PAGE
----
Over the past week, low levels of radiation from the Fukushima Daiichi power plant in Japan began reaching the western United States. Despite heavy news coverage, the U.S. has largely avoided the panic-buying seen in other countries of items like salt, seaweed, and … red wine.
Given the short supply of iodine pills, people around the world concerned about radioactive fallout have been buying up other products rumored to protect against radiation. Although the run on salt in China was misguided (an adult would need to swallow over 6 lbs. of it to prevent radiation poisoning), consumers in Russia stocking up on wine were on to something.
As it turns out, several studies indicate that red wine does indeed provide some defense against radiation. The antioxidant Resveratrol may help mitigate the harmful effects of radiation exposure, in addition to its purported roles in cancer prevention and increased longevity.
A 2008 study from the University of Pittsburgh School of Medicine provided the first scientific proof that reservatrol helped protect cells from radiation damage. The finding came from research on small molecules with radioprotetctive capabilities that could be used to develop radiation treatments for the general population in the event of a nuclear emergency. As of 2008, the team hoped to begin clinical trials soon, but I was unable to find an update on their progress.
The original study examined a very concentrated form of acetylated resveratrol, however, and researchers warned that drinking red wine would not provide anywhere near the dosage that they studied. Wine Spectator’s coverage of the issue provides more detail.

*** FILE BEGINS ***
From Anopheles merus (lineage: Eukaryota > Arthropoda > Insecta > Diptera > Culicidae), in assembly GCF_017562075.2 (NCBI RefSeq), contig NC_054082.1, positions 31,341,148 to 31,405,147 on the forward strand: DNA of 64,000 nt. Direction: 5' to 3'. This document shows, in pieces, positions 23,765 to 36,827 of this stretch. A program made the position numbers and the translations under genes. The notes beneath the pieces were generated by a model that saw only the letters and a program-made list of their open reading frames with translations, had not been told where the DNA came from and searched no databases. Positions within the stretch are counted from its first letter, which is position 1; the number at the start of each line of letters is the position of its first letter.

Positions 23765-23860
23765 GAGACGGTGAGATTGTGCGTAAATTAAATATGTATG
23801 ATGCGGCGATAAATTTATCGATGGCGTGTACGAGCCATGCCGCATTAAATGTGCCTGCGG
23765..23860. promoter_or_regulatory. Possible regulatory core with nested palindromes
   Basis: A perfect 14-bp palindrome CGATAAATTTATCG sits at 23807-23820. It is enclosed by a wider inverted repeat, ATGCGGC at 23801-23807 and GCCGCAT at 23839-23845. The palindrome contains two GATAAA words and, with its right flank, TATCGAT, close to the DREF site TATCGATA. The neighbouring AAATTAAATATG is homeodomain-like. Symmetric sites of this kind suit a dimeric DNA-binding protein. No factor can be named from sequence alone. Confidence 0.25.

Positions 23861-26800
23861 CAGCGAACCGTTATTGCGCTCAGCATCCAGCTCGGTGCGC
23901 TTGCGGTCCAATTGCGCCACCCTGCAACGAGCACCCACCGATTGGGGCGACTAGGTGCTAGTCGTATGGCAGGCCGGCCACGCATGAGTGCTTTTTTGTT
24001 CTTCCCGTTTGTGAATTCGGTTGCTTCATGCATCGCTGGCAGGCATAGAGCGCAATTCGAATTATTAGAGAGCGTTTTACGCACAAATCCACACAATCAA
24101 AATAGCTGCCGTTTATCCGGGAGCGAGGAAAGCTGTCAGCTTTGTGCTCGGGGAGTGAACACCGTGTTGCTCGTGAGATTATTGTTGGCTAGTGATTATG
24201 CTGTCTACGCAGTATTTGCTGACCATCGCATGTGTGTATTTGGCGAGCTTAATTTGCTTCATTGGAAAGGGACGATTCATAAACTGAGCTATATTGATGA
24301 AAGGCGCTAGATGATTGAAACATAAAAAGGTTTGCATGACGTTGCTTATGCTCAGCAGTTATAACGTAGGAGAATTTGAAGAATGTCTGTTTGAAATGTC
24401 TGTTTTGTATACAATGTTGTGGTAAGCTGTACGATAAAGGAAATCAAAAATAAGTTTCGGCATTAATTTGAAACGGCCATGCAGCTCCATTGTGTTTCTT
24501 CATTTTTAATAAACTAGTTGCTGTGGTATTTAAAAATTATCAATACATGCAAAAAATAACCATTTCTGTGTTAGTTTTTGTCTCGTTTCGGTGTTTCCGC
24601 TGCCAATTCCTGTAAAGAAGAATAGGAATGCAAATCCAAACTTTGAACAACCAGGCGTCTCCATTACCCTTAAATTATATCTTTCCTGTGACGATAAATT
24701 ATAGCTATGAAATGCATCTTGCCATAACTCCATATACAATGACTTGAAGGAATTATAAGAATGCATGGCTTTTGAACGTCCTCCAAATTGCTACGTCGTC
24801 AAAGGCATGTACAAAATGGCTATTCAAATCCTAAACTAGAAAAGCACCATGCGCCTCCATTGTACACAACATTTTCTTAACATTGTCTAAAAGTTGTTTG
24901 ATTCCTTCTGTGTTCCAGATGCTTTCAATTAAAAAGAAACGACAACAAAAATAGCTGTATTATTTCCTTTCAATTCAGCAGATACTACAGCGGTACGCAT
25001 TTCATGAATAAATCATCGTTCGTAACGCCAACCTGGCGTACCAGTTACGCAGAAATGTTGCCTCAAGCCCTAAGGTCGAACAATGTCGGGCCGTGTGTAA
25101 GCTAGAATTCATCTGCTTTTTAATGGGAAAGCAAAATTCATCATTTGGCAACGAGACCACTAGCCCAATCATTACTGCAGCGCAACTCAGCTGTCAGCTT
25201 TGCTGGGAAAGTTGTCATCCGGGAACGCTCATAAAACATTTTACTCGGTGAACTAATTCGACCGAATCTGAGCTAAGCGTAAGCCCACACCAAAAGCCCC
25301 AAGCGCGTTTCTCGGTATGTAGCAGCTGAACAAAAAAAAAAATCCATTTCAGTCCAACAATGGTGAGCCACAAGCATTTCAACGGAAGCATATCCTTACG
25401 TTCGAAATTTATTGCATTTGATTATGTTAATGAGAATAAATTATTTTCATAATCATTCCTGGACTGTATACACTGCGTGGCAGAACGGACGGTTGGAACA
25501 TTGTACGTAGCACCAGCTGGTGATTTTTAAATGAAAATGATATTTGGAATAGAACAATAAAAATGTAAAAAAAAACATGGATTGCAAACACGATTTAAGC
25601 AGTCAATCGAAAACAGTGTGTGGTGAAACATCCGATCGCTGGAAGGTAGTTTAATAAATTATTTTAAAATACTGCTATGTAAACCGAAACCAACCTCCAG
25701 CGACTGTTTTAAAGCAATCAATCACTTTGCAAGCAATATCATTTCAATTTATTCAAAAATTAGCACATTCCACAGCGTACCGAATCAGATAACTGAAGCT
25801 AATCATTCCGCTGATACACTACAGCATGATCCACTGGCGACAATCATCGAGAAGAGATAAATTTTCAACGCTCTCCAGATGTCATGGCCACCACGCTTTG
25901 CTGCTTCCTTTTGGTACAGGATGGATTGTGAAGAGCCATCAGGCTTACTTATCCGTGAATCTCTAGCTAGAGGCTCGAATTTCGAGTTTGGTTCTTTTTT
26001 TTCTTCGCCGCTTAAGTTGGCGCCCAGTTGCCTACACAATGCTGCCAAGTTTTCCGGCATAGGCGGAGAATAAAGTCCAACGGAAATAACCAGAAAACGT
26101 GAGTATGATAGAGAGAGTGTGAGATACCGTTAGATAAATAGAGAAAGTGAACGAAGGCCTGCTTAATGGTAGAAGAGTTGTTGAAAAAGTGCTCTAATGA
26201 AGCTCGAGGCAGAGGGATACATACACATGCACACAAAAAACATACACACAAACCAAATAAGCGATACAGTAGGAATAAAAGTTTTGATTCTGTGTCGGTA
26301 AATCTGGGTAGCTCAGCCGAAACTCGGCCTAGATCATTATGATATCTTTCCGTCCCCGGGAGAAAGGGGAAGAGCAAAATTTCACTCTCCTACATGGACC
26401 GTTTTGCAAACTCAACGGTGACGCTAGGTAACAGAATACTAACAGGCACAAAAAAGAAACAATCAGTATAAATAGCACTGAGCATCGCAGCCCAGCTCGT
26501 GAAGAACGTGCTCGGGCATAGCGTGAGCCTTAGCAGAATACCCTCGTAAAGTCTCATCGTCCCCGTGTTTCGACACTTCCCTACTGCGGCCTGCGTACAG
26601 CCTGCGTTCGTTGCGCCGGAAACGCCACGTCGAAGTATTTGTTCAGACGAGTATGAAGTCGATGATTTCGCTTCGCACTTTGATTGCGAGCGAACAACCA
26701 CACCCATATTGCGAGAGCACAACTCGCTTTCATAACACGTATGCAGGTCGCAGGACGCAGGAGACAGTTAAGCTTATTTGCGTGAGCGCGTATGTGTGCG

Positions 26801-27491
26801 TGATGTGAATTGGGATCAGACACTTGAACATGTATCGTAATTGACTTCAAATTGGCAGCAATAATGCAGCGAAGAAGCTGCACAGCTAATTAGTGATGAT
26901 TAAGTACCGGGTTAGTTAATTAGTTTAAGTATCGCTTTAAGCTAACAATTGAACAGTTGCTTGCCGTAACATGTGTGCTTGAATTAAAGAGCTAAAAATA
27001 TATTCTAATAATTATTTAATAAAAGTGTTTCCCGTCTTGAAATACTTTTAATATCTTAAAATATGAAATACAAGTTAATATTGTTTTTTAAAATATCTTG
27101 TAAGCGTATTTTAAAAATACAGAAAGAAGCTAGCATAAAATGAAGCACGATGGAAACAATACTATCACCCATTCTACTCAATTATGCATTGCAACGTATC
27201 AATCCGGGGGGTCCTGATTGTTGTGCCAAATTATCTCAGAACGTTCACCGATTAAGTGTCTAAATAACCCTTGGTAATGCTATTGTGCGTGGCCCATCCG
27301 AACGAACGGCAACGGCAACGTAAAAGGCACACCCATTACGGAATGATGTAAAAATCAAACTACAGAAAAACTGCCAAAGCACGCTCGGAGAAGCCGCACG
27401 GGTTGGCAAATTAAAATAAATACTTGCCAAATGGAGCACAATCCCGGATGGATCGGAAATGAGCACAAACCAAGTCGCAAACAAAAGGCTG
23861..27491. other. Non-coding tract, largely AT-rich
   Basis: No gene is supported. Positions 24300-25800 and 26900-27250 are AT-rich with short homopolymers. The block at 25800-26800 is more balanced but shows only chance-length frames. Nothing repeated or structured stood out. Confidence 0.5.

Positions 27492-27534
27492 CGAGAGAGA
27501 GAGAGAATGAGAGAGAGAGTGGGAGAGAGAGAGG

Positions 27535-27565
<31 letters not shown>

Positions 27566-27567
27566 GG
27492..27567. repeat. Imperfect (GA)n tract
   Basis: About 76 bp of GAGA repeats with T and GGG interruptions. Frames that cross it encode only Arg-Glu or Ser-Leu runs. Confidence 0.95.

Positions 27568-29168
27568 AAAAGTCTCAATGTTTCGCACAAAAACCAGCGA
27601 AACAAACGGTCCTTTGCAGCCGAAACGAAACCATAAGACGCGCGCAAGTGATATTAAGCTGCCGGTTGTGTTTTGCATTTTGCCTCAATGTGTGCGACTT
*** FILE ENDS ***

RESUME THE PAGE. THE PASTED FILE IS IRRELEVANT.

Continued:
Interestingly, another study looked at red wine consumption by women undergoing radiation treatment after surgery for breast cancer. It found that wine intake during radiation therapy was directly correlated with lower rates of skin toxicity (irritation, sensitivity, etc.) The incidence of skin toxicity fell from 38% among nondrinkers to 14% among patients who drank one glass of wine per day.
Red wine has been connected with radiation protection for at least the past few decades. Following the Chernobyl disaster in 1986, authorities recommended that those exposed should drink more red wine and vodka to boost their bodies’ defenses. Russian sales of both beverages have spiked in the past two weeks. In Bulgaria, where pharmacies recently reported running out of iodine supplements, rumors persist that chili peppers chased by red wine will provide protection. Although there are many antioxidant-rich and resveratrol-containing foods, red wine may be particularly effective due to its combination of resveratrol with alcohol.
While it’s unclear how much protection wine provides against nuclear fallout, it never hurts to pick up a few extra bottles.
This Friday, though, try drinking sake instead. W. Blake Gray is urging people to drink sake as a “Casual Benefit for Japan.”Alder Yarrow, Jon Bonné, and everyone at Terroirist think this is a great idea.